Warning: Liability For Deficient Labels May Extend Beyond Your Own Products

Generally, the duty of care of a manufacturer for product liability is limited to consumers who use the manufacturer’s product.  This duty is based on the theory of strict liability in torts, which requires a plaintiff to prove that the defendant actually manufactured the injurious product.  However, in the pharmaceutical industry, courts are beginning to apply negligence principles to extend liability to persons who did not use the manufacturer’s product. In the 2009 case of Conte v. Wyeth, Inc., the California Court of Appeals…
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A Horse of a Different Color… Is Usually a Very Different Horse: Conflict-of-Law Issue Determinative of Product Liability Litigation Outcome

On October 1, 2012, the First Judicial District of Pennsylvania, Philadelphia County Court of Common Pleas, affirmed its prior decision to dismiss product liability claims against Sanofi-Aventis US, LLC. arising from the use of a generic version of its popular drug, Ambien. Madden v. Teva Pharmaceuticals USA Inc., et al. In so affirming, the Court found Washington State law was rightfully applied and the case was properly dismissed against the defendant as, pursuant to the Washington Products Liability Act, “Sanofi was not the manufacturer…
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Pfizer’s Failure to Warn: 1 Case, $5.1 Million

On September 7, 2012, in the matter of Okuda v. Wyeth et al, a Utah federal jury found Pfizer neglected to warn of the potential side effects of Prempro and Premarin, both prescribed for hormone therapy, resulting in an award of $5.1 Million to the plaintiff. This case is one of thousands that have been filed regarding the hormone therapy drugs Premarin, Prempro and Premphase, which are prescribed to treat menopausal symptoms and have been linked to increased risk of cancer according to a…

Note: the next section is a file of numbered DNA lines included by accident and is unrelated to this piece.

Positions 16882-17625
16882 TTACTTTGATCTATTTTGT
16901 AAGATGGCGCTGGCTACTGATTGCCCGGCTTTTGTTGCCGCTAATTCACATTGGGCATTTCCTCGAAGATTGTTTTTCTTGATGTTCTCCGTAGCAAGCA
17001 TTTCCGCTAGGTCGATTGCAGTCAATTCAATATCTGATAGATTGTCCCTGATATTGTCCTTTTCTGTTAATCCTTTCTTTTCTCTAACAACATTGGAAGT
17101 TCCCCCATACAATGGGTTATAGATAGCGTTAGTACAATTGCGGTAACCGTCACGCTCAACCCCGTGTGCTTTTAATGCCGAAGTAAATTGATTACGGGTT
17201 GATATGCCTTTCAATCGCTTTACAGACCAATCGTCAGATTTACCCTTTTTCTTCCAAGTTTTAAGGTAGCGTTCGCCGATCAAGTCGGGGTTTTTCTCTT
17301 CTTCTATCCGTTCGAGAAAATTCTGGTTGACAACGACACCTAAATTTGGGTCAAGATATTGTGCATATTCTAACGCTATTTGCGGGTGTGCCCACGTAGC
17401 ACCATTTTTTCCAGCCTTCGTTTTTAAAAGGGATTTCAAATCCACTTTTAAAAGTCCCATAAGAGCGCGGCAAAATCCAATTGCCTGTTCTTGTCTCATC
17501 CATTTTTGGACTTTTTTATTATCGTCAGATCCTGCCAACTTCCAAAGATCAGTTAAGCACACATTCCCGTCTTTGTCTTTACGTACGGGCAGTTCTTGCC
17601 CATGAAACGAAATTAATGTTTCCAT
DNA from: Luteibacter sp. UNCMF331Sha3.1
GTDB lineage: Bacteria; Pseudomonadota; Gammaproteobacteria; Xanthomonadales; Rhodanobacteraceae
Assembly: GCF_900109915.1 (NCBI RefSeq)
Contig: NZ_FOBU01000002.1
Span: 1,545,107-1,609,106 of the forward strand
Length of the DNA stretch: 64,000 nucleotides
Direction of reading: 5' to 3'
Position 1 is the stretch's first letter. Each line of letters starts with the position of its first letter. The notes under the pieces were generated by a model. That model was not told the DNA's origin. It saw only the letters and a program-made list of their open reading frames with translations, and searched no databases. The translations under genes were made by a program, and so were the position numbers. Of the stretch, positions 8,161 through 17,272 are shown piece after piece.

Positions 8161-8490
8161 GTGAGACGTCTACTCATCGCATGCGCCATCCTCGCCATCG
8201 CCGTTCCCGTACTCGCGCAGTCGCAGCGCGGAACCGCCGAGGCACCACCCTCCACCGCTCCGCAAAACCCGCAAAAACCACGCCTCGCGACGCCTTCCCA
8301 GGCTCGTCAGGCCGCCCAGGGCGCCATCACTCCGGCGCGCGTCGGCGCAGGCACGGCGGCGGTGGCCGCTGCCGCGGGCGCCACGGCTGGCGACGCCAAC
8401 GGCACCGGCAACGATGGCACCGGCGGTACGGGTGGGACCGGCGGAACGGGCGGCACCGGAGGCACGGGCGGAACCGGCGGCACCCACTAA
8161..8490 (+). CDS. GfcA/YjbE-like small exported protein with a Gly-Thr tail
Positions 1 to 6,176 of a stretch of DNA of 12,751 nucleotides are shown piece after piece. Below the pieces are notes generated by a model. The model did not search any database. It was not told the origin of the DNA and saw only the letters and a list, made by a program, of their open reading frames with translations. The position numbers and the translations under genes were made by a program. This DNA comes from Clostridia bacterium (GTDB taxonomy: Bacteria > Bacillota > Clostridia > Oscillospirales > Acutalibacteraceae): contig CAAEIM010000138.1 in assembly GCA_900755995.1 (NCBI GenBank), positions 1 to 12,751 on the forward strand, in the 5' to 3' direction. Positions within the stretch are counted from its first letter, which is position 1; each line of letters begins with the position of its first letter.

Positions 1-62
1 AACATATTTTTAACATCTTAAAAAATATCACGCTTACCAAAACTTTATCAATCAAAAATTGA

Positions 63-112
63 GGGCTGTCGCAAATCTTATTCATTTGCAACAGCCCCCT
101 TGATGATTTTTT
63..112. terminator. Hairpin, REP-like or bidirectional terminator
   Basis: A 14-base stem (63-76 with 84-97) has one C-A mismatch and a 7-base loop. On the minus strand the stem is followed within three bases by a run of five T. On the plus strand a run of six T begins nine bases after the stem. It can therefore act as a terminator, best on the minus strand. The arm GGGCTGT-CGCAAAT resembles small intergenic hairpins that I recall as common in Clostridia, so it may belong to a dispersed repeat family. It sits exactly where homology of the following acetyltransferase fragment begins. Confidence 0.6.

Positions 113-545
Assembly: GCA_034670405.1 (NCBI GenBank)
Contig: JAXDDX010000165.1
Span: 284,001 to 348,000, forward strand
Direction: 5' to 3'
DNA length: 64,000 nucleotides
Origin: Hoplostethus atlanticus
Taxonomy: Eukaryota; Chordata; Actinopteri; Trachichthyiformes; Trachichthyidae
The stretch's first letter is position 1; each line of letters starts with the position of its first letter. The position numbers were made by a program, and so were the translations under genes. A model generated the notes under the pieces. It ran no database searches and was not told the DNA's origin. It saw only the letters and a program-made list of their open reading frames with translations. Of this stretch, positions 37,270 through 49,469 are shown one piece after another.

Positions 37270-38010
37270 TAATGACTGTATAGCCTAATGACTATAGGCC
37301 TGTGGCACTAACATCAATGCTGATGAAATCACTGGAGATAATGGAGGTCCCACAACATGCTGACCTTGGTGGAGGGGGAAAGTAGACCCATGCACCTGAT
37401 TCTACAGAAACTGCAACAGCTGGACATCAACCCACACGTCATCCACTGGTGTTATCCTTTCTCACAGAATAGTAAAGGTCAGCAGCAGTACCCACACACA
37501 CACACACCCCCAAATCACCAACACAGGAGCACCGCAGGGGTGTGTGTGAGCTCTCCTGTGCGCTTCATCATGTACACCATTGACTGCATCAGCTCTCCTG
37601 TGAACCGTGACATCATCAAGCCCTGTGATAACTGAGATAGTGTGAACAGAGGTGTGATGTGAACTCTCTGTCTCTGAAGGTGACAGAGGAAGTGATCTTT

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Doctors Who Would Have Prescribed Drug Even With More Specific Warnings Defeats Proximate Cause

While August is still viewed as a quieter one in legal circles, last month saw an important decision from the New Jersey Appellate Division on the vexsome issue of proximate cause in pharmaceutical failure-to-warn cases.  The opinion involved the claims of three Florida residents who sued Hoffman-La Roche in New Jersey over the anti-acne drug Accutane, alleging that they had developed severe cases of inflammatory bowel disease (IBD) after taking the drug and that the warnings as to the risks of IBD were insufficient.   Hoffman-La…
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New Jersey Replaces “Mass Torts” with “Multicounty Litigation”

In a move that will likely please defendants facing consolidated litigation in New Jersey, the New Jersey Supreme Court has approved changes to Rule 4:38A — the New Jersey Court Rule that authorizes the centralized management of similar cases — that will term such cases “multicounty litigation” instead of a “mass tort.”  (A complete copy of all forthcoming changes to the New Jersey Court Rules, including Rule 4:38A, is here.)  This change in nomenclature, which is effective as of September 4, 2012, does not…